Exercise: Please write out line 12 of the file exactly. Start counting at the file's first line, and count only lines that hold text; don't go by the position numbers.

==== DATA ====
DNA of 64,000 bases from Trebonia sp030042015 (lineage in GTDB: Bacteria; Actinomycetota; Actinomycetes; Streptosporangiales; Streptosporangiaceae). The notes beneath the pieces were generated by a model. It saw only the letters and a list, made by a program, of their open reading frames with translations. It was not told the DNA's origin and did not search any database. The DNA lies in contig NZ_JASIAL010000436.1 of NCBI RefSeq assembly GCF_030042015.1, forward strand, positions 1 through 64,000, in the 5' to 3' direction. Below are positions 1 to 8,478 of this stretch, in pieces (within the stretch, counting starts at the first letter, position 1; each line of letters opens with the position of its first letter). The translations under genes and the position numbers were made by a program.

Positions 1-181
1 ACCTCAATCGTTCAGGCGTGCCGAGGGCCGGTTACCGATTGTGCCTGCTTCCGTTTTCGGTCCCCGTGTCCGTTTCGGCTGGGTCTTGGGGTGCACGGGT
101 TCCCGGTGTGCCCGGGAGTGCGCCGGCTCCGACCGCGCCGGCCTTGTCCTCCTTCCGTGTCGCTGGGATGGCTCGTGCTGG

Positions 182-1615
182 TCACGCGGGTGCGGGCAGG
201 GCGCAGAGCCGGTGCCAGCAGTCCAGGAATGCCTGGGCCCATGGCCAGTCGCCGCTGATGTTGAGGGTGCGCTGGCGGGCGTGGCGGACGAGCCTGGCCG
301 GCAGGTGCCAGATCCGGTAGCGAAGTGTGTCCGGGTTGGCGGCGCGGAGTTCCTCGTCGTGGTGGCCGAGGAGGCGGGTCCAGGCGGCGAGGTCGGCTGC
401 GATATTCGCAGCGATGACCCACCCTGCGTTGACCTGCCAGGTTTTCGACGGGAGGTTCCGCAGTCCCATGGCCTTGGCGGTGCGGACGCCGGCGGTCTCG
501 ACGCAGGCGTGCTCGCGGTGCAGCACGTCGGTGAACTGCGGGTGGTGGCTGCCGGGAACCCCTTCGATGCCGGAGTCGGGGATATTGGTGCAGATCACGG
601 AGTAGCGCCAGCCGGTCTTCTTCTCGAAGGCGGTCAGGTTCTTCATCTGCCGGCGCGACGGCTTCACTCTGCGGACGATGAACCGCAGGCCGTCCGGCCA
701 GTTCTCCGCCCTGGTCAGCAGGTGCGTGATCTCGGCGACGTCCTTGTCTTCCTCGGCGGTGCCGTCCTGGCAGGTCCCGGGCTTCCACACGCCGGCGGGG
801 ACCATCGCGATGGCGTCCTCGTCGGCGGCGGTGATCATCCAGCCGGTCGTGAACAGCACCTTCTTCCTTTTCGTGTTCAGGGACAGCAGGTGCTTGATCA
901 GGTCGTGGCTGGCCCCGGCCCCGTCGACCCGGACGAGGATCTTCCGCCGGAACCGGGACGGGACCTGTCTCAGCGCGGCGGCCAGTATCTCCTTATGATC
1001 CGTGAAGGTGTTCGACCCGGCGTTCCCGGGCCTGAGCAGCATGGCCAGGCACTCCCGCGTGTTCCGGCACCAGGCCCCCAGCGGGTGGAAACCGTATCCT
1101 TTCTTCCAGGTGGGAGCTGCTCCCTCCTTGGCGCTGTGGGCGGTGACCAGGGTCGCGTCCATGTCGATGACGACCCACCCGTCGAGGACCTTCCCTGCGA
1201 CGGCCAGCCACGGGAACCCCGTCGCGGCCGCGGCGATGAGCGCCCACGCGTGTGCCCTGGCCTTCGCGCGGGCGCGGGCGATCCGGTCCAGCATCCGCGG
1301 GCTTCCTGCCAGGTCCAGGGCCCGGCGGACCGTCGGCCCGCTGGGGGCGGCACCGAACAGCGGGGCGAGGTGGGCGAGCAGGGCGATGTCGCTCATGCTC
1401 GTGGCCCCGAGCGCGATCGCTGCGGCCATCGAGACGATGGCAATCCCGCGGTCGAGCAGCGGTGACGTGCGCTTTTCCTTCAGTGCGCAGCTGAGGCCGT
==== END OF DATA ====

701 GTTCTCCGCCCTGGTCAGCAGGTGCGTGATCTCGGCGACGTCCTTGTCTTCCTCGGCGGTGCCGTCCTGGCAGGTCCCGGGCTTCCACACGCCGGCGGGG